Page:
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Movie Review: The Omega Man

The Omega Man (Warner Bros., 1971)
Directed by Boris Sagal
Written by John William Corrington and Joyce H. Corrington from the novel I Am Legend by Richard Matheson

I’m sure all of you out there are aware of this, but there is a huge difference between a true actor and a movie star. On occasion these two merge into the same being (Al Pacino, Robert DeNiro, Dustin Hoffman, etc.), but then you have your Arnold Schwarzeneggers, Shirley Temples, and my personal favorite example, Charlton Heston.

Watching The Omega Man, it’s easy to forget that Heston did films early in his career like Touch of Evil, El Cid, and Ben-Hur, because for most of the late sixties and seventies it was sci-fi (Planet of the Apes, Soylent Green) or disaster/action films (Midway, Airport 75, and Skyjacked).

Even in the earlier, more prestigious cinema, I’m not sure Heston could act worth a lick, but who really cared? The man had a presence that just popped on the big screen, and this presence is still felt strongly today whenever he’s seen in a small role. As much as I hate Wayne’s World 2, if it’s ever on I still stick around to see the scene with Heston as the gas station attendant telling the story of how he met the love of his life.

I mention all of this because without Charlton Heston involved, I can’t imagine that this film would have ever been made. It’s tough to adapt any novel to the big screen, and the great stories are even tougher to crack; I can understand this. I also have no problem with straying a little bit from the source material to make it more visually appealing or a shorter length. However, there is a huge difference in cutting here and there or adding a few visual touches and a total bastardization of a great story. At least they didn’t call it I Am Legend; maybe some people that watch this won’t make the connection.

In this version, the virus has been caused by biological warfare waged on us by Russia and China. In The Last Man on Earth, they never really explain how the virus happens; in The Omega Man they use the virus as anti-war propaganda. Richard Matheson’s vampires have been turned into some sort of undead hippie nation, and his great antihero, Robert Neville, has been turned into a right-wing asshole killing machine.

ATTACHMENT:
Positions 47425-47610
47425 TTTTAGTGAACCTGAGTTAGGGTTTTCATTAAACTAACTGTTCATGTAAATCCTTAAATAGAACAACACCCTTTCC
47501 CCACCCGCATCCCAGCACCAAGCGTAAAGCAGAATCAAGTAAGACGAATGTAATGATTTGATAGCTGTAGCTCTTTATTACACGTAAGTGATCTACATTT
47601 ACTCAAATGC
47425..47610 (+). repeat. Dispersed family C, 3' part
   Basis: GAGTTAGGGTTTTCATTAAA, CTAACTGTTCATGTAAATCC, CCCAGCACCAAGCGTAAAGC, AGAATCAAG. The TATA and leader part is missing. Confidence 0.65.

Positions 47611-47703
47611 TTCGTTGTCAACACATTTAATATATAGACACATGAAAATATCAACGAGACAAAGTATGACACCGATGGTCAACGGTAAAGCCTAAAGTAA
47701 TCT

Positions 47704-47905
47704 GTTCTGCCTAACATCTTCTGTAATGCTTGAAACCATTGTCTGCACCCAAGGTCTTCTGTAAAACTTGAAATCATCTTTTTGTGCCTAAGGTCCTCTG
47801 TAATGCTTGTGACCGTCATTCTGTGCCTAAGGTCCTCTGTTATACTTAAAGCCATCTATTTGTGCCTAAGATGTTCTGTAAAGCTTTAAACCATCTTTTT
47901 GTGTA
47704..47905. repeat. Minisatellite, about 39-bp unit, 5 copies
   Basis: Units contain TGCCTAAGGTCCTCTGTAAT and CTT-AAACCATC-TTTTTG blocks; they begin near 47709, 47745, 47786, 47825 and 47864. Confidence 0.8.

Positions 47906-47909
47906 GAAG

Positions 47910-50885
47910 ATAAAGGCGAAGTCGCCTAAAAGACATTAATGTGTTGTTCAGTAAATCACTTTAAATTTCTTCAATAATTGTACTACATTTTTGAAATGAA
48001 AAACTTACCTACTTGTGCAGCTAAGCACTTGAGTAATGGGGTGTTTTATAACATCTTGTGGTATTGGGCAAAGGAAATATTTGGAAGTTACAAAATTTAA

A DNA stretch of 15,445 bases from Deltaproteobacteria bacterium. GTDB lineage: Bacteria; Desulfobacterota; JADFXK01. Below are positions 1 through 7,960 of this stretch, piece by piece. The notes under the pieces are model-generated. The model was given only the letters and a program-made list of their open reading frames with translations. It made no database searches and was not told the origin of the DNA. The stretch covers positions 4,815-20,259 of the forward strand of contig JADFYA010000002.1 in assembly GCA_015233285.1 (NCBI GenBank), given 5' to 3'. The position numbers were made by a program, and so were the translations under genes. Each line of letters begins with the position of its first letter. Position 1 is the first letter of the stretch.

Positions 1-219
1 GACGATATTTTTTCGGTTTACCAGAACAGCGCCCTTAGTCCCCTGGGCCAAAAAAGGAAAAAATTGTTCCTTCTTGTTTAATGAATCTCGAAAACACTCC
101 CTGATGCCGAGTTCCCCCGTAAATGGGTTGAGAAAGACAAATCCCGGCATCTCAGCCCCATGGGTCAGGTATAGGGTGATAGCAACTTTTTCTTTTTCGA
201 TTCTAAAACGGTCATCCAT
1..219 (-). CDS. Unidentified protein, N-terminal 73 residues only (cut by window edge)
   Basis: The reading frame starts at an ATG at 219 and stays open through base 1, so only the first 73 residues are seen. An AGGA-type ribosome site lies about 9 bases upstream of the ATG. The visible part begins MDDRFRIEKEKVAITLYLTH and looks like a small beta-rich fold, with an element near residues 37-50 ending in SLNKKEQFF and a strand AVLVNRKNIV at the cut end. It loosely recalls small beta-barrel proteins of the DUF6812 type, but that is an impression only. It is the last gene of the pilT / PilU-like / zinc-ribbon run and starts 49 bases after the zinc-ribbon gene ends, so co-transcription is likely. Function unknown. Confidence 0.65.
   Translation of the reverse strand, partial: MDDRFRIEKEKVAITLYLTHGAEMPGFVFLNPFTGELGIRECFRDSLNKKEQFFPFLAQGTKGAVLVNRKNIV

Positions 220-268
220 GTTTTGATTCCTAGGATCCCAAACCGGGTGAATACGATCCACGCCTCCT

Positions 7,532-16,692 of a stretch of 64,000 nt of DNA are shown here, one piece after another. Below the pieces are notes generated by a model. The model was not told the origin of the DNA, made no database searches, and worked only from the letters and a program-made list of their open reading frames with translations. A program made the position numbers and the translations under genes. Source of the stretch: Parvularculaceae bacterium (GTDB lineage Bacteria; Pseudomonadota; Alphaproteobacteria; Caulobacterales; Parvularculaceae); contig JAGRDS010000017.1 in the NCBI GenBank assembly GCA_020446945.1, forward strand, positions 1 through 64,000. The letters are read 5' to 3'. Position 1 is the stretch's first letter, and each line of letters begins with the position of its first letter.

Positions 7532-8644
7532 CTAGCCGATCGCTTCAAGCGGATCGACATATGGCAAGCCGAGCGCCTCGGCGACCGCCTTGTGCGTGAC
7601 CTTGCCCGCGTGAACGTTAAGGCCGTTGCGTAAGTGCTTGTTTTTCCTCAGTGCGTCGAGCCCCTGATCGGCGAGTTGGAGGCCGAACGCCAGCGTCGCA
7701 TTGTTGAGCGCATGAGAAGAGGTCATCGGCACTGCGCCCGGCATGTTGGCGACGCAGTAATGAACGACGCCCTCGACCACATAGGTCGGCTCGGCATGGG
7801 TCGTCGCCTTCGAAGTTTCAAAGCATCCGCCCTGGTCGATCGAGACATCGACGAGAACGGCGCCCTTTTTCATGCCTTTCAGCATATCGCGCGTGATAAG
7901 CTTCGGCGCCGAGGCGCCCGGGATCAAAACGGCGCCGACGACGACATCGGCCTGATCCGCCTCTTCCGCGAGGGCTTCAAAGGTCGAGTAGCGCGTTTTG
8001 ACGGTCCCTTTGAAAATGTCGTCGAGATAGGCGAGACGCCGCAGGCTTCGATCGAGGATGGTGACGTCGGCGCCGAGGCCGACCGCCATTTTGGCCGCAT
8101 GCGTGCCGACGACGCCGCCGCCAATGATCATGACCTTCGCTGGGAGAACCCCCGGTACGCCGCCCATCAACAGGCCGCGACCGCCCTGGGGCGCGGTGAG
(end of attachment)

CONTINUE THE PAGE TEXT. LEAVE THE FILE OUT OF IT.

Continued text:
If they had actually made the character some sort of “roid-raged” soldier then maybe this would have made a little more sense, but no, he’s still a doctor who quickly learned how to mow down hippies in the street with his arsenal of semi-automatics.

The plague victims wander around aimlessly calling each other brother, and refusing to use guns and ammo against Neville because that would just be like they were giving into the man. Because of this, Neville really has no issue in spraying them down since they basically refuse to defend themselves, which takes away a lot of the suspense. At least in Last Man on Earth, they tried to fight back. It’s all about peace, man; it’s all about peace.

Another problem is that once they learn Neville might have a cure for them (In Last Man they act a little too rashly before learning this useful nugget of information.) they finally decide to take serious action because they look at this as assimilation. I guess Neville is supposed to be the Borg in this analogy. Who knows?

Richard Matheson had some allusions in his novel to war and I can even see the Jesus Christ allegory a little bit. But I really don’t think when Matheson wrote this he imagined it as undead hippies battling for their rights to freedom. There’s even one scene where Neville goes to a theater and watches Woodstock for Christ’s sake. You really can’t lay it on any thicker than that, people.

Omega Man also changes the story up a bit when Neville runs into some more unaffected humans, and this could have actually given the movie a more interesting angle. However, it’s pretty pointless when all is said and done. Heston does get to bed the Foxy Brown wannabe; go get you some jungle love, Chuck!

This film has gained a bit of a cult status due to Heston’s overreaching performance, and I can kind of see why. Chuck, at times, at least saves the film from being a complete waste of time. Scenes of him trying to play chess with a statue of Caesar donning a naval hat are in the Doc’s mind, priceless.

Still, I can’t possibly recommend the film on this aspect alone. We, as reviewers, try to come up with fancier ways to describe a film whether we love it or hate it, but I can’t think of any better way to put it than to say this movie sucks. If you really need to see Heston kicking some ass in a sci-fi film then go check out Apes or Soylent Green. This isn’t worth anyone’s time.  


Sam Loomis


Comment from Doc
Time: December 12, 2007, 5:35 pm


Haven’t seen this, but apparently I’m not missing anything. Good review.

Comment from Sam Loomis
Time: December 12, 2007, 10:38 pm

I can say without an ounce of doubt in my heart, mind, and soul that you are not missing anything, Doc. I should also note that I do not particularly think “Soylent Green” is a very good film either, but it’s at least campy fun which “The Omega Man” only wishes it could be. However, “Apes” is still to this day one of the coolest sci-fi films out there, and I can’t reccomend it enough. Is there a better ending in a film?

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